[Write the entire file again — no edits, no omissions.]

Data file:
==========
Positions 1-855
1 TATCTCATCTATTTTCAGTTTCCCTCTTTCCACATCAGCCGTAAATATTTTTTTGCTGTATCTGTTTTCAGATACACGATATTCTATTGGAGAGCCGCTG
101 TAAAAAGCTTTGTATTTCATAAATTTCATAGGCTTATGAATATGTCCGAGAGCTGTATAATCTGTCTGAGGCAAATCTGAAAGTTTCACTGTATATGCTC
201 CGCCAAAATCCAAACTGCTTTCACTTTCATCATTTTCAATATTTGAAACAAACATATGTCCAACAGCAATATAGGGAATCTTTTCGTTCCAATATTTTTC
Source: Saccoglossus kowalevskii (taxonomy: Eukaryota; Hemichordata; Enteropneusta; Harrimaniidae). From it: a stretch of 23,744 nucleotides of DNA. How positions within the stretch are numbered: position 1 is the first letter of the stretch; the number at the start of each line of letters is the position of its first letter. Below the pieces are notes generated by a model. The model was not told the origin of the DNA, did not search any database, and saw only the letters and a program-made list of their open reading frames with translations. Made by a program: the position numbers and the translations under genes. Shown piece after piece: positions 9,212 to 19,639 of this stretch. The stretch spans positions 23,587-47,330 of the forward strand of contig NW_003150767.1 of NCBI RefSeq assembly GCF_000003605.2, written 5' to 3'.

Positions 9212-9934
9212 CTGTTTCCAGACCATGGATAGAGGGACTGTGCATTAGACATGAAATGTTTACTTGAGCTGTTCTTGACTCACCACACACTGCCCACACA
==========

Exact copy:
Positions 1-855
1 TATCTCATCTATTTTCAGTTTCCCTCTTTCCACATCAGCCGTAAATATTTTTTTGCTGTATCTGTTTTCAGATACACGATATTCTATTGGAGAGCCGCTG
101 TAAAAAGCTTTGTATTTCATAAATTTCATAGGCTTATGAATATGTCCGAGAGCTGTATAATCTGTCTGAGGCAAATCTGAAAGTTTCACTGTATATGCTC
201 CGCCAAAATCCAAACTGCTTTCACTTTCATCATTTTCAATATTTGAAACAAACATATGTCCAACAGCAATATAGGGAATCTTTTCGTTCCAATATTTTTC
Source: Saccoglossus kowalevskii (taxonomy: Eukaryota; Hemichordata; Enteropneusta; Harrimaniidae). From it: a stretch of 23,744 nucleotides of DNA. How positions within the stretch are numbered: position 1 is the first letter of the stretch; the number at the start of each line of letters is the position of its first letter. Below the pieces are notes generated by a model. The model was not told the origin of the DNA, did not search any database, and saw only the letters and a program-made list of their open reading frames with translations. Made by a program: the position numbers and the translations under genes. Shown piece after piece: positions 9,212 to 19,639 of this stretch. The stretch spans positions 23,587-47,330 of the forward strand of contig NW_003150767.1 of NCBI RefSeq assembly GCF_000003605.2, written 5' to 3'.

Positions 9212-9934
9212 CTGTTTCCAGACCATGGATAGAGGGACTGTGCATTAGACATGAAATGTTTACTTGAGCTGTTCTTGACTCACCACACACTGCCCACACA